From Florence in March 1831 and again in March and August 1832 Ellison declined invitations to stand for the new Gateshead constituency at the first post-reform election, and preferred to hold aloof from Durham and Northumberland politics.18 Deterred from living in his 85-room mansion at Hebburn by encroaching industrialization and especially the construction in 1853 of Andrew Leslie’s shipbuilding yards, he spent his later years at Juniper Hill, near Dorking, Surrey, and his London house in Whitehall Gardens, where, predeceased by his wife and four of their daughters, he died in June 1860. He was recalled for his philanthropy towards Gateshead Dispensary, the Literary and Philosophical Society and Infirmary in Newcastle and the Victoria and Albert Museum, South Kensington, to whom his wife had bequeathed their watercolour collection. His youngest daughter Sarah and many grandchildren were the principal beneficiaries of his will, which was proved in London, 27 Aug. 1860, and administered by Sarah’s husband Sir Walter Charles James† of Betteshanger, afterwards 1st Baron Northborne. Having no sons, his entailed estates passed to Robert’s son, Cuthbert George Ellison, who died without issue in 1867, and then to his sister Hannah’s son Ralph Carr (d. 1884), who assumed the name of Ellison.19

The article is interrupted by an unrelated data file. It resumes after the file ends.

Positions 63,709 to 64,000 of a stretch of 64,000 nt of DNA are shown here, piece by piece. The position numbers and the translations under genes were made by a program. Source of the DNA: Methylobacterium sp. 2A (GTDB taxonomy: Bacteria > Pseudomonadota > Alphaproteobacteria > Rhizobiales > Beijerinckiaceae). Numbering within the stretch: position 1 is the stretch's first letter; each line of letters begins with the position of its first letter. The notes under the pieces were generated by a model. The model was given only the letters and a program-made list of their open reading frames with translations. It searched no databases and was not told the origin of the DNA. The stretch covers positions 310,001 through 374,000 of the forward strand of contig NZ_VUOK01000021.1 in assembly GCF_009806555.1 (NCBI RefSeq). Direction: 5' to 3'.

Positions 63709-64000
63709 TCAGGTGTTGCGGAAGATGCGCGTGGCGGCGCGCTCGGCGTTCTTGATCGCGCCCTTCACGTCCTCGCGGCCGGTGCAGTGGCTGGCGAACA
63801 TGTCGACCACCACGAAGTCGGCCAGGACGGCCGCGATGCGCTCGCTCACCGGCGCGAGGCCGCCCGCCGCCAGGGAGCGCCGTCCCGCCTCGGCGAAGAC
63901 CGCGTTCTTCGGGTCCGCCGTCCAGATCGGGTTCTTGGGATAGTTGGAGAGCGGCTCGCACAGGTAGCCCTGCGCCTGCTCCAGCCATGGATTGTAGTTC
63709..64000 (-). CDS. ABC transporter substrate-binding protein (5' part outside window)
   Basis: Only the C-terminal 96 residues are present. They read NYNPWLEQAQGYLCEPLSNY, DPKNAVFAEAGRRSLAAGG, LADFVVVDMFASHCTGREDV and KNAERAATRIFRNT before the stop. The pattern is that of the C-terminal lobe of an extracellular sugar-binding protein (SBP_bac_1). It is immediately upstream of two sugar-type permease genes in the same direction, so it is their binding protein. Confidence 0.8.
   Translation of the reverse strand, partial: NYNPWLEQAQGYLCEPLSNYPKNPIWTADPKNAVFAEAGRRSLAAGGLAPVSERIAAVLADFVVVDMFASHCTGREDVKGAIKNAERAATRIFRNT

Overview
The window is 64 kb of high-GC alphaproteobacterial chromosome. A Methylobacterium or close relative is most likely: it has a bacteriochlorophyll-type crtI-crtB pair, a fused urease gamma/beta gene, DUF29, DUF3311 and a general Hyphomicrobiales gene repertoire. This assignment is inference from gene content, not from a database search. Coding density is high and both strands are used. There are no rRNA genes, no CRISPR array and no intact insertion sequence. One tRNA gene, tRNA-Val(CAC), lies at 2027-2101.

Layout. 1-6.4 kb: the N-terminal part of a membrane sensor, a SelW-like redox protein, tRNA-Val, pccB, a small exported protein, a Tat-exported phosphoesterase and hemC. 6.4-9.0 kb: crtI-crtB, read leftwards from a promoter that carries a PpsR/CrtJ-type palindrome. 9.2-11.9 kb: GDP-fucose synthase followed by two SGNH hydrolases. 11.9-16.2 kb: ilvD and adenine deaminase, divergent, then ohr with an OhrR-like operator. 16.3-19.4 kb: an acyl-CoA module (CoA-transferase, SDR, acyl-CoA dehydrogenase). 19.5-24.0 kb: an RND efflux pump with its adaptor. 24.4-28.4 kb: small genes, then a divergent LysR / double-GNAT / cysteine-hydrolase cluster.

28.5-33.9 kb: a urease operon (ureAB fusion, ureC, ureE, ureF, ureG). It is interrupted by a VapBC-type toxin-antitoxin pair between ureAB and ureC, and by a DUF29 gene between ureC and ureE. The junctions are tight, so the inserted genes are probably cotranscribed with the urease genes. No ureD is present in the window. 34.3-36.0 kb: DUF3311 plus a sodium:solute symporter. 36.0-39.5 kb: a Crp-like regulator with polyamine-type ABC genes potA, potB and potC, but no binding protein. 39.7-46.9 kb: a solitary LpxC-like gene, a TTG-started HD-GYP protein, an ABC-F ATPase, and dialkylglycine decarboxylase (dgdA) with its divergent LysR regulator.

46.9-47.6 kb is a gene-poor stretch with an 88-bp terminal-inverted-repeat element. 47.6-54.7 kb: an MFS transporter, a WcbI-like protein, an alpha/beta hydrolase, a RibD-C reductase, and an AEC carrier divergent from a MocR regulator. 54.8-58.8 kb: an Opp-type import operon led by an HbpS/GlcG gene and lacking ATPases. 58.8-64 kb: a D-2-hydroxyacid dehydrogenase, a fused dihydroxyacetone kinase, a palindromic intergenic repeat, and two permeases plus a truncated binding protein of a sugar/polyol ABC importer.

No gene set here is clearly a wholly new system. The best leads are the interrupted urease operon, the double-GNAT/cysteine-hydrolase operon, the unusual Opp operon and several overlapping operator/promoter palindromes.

Ref Volumes: 1820-1832
Author: Margaret Escott
- 1. Diaries and Corresp. of James. Losh ed. E. Hughes (Surtees Soc. clxxiv) [hereafter Losh Diaries, ii], 68; F.W.D. Manders, Hist. Gateshead, 325-6.
- 2. HP Commons, 1790-1820, ii. 148-51, 312; iii. 702-3; Grey mss, Monck to Grey, 3 Oct. 1812.
- 3. Newcastle Courant, 12, 26 Feb., 11, 18 Mar.; Tyne Mercury, 14 Mar. 1820; Northumb. election pprs. [BL J/8133.i.13.], ii. 805-13
- 4. Session of Parl. 1825, p. 462.
- 5. Newcastle Chron. 17 June 1826.
- 6. Ibid. 4 Sept.; The Times, 6 Sept. 1822; R.S. Watson, Hist. Lit. and Phil. Soc. of Newcastle, 68-72, 83; Diaries and Corresp. of James Losh ed. E. Hughes (Surtees Soc. clxxi) [Losh Diaries, i], 173.
- 7. The Times, 5 July 1823.
- 8. Grey mss, Lambton to Grey, 4 Jan. 1824.
- 9. The Times, 5 May 1824.
- 10. Newcastle Chron. 17 June 1826.
- 11. Creevey mss, Creevey to Miss Ord, 7 Mar. 1826.
- 12. The Times, 1, 17 Mar., 6 May 1826.
- 13. Northumb. election pprs. ii. 573, 579, 585, 591; The Times, 26 May, 2, 12 June; Newcastle Chron. 27 May, 10, 17 June 1826.
- 14. The Times, 4, 31 May, 21 June 1827.